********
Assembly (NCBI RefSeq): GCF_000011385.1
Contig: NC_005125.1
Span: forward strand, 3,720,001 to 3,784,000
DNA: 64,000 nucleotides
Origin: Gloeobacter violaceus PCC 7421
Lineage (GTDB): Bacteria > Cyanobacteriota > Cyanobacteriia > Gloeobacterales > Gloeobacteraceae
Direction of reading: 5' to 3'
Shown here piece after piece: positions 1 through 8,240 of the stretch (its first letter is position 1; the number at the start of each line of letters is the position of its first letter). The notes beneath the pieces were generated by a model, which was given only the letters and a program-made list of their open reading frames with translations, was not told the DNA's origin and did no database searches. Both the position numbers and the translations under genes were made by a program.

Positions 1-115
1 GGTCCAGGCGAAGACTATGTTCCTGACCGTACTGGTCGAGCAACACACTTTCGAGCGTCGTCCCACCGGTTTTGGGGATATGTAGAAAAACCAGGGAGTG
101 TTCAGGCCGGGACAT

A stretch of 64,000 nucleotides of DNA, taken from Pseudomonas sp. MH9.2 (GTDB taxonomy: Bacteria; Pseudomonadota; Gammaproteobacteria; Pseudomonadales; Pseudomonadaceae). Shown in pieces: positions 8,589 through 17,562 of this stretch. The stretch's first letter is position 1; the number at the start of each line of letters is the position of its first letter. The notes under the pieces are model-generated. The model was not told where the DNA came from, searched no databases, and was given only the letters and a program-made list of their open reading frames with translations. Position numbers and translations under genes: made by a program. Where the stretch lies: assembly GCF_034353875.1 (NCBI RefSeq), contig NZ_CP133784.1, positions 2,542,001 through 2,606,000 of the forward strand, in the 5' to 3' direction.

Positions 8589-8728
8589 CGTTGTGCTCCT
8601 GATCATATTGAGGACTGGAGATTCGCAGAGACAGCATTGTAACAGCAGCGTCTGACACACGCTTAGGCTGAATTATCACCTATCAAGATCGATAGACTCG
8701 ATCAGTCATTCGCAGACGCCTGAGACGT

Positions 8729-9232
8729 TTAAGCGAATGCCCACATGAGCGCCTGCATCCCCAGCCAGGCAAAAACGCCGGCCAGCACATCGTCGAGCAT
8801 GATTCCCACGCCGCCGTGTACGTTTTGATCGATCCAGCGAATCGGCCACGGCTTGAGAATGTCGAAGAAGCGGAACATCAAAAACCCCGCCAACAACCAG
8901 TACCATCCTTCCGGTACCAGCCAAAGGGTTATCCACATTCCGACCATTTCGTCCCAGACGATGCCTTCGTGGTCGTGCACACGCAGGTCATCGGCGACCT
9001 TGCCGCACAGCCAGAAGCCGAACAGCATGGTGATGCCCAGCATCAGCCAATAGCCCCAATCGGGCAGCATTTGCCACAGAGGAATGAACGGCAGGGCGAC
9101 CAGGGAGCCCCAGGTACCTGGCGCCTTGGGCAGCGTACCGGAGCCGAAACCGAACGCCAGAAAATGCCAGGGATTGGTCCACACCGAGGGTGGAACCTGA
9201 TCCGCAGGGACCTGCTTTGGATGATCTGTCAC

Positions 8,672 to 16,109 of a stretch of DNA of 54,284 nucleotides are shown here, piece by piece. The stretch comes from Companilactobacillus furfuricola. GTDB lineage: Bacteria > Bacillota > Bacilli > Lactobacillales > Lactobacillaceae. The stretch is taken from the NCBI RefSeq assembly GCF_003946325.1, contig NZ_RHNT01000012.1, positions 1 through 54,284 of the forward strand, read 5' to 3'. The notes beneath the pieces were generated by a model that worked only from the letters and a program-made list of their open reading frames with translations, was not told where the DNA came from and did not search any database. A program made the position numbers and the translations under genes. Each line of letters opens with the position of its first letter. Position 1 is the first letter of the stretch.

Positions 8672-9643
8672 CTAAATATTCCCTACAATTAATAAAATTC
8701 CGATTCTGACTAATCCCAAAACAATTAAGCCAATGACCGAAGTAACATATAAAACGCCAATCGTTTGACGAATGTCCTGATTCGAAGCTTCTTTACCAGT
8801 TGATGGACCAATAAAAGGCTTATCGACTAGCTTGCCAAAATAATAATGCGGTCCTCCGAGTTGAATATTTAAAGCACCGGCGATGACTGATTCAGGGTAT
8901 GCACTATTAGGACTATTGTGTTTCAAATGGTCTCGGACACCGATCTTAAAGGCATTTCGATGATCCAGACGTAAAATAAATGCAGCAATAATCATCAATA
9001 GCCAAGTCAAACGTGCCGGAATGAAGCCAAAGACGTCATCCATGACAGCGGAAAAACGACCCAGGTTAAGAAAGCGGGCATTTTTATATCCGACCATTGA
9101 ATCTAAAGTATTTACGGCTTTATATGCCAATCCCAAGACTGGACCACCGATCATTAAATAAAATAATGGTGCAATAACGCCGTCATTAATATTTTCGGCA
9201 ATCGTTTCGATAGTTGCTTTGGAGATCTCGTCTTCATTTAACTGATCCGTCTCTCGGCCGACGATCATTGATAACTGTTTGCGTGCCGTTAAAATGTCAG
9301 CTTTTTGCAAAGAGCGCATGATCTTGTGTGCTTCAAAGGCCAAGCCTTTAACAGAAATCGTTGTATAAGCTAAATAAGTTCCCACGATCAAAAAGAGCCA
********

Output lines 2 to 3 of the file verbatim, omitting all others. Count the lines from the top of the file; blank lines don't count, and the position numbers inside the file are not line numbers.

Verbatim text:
Contig: NC_005125.1
Span: forward strand, 3,720,001 to 3,784,000